Speaking at the High-Level Awareness Raising and Launch of the Project Enhancing the Enabling Environment for Responsible Investment in Agriculture and Food Systems in Liberia, Plambeck said the funds are mainly intended to implement pilot projects in chosen countries to develop and test strategies to improve food and security.
“The project we are launching today is actually a pilot project being implemented in three countries, including Liberia, Sierra Leone and Laos. And Liberia was chosen as a very obvious candidate because of its vast, but largely untapped agricultural potential,” the German diplomat added.
According to him, having good soil and plenty of rainfall in much of the country, Liberia could not only easily feed her own population, but could become the breadbasket of much of West Africa as well.
He disclosed that Liberia is currently importing much of its food, so there were plenty of good reasons to choose Liberia for the pilot project.
Plambeck emphasized that to achieve the goals of food self-sufficiency and food surplus at a later time, as well as large-scale investment, public and private entities will be required, nothing that investors will no doubt come once the conducive framework requirements are met.
“Once the overall responsibility for improvement of the investment climate and correct channelling of investments is done with the Liberia government, the FAO project with German support, will be able to make a valuable contribution showing the right path towards achieving this end, Plambeck noted.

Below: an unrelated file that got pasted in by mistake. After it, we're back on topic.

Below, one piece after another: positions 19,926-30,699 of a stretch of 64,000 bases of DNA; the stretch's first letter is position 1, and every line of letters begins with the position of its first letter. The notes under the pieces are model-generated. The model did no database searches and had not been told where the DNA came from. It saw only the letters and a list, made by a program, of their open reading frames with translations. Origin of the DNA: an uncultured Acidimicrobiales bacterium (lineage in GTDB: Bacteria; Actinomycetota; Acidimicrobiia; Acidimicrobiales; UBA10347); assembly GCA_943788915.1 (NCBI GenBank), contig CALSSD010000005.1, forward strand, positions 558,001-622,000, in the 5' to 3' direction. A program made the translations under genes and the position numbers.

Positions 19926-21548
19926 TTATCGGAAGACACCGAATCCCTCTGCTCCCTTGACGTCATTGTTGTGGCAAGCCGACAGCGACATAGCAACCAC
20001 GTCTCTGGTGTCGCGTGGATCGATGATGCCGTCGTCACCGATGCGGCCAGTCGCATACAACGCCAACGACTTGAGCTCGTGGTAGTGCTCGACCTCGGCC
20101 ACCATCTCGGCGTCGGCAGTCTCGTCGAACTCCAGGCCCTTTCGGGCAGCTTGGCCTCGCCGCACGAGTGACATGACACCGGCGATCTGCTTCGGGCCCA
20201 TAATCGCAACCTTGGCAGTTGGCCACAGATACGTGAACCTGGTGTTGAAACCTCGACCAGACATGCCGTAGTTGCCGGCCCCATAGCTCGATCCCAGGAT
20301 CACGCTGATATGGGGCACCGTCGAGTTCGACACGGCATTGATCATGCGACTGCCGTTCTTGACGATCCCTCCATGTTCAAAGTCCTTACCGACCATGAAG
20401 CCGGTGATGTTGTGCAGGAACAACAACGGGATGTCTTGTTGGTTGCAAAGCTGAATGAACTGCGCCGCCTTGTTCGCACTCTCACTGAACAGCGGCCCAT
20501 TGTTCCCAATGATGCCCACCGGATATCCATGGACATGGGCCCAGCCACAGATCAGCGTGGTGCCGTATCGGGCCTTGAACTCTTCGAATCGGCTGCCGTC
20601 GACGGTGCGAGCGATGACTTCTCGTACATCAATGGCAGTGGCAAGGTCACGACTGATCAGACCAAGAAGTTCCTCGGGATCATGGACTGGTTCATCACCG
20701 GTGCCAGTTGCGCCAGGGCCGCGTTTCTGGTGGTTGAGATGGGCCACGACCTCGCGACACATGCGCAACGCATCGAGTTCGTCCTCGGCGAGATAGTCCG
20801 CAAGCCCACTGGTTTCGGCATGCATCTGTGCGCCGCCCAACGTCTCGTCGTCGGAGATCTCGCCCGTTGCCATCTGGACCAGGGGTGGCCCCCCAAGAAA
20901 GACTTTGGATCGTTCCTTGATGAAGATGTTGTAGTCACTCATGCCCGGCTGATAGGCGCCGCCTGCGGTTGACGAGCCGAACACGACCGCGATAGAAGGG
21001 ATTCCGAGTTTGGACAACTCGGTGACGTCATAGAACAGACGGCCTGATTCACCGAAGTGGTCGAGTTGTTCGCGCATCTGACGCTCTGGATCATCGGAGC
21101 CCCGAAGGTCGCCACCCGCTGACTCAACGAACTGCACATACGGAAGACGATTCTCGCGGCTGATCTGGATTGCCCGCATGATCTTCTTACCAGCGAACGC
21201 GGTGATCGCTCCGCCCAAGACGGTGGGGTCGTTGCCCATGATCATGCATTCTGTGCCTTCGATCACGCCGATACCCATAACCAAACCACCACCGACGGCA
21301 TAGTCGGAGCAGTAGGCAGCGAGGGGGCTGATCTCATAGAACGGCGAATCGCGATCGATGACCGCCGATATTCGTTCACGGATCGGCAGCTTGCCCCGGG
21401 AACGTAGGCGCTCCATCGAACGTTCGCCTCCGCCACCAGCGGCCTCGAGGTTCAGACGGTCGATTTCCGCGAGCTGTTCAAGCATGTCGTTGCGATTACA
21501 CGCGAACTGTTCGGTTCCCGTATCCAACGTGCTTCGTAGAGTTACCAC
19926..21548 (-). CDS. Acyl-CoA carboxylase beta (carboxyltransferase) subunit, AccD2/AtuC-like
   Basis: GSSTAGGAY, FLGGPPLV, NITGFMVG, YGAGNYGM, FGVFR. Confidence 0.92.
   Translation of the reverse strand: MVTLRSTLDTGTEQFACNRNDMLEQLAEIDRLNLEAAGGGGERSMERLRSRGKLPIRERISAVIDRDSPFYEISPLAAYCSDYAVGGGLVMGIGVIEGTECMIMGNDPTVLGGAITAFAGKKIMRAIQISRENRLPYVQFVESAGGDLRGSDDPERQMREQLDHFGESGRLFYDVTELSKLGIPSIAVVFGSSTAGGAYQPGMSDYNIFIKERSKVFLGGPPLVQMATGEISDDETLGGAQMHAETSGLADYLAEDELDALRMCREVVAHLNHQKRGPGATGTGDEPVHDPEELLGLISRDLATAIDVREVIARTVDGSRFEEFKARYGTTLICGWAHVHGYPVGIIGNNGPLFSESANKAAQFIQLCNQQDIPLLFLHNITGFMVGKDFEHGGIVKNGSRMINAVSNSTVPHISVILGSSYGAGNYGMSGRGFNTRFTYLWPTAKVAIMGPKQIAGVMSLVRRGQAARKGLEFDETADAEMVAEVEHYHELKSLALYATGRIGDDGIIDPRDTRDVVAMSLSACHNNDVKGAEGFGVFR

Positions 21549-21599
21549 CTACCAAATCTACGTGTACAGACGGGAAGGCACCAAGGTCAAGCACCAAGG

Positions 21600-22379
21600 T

He explained that the results of this project in Liberia and the other two pilot countries as well, are intended to impact positive stimuli for many other countries in the future, citing that Liberia can consider itself to be a real frontrunner in the sector.
He asserted that countries should recognize the fact that raising the level of agricultural output requires significant investment, adding that investment can also cause serious detrimental effects, if not implemented in a responsible way.
Plambeck said demographic growth and climate change are likely to affect food security on the planet in the medium and long term, stating that a growing population will require more food, whereas changing climatic conditions will tend to have a negative effect on production by causing drought in some areas and flooding in others.
He said it is vital to tackle these challenges now, and, on the other hand, by curtailing excessive population growth and mitigating the effect of climate change as well as increasing agricultural production wherever possible.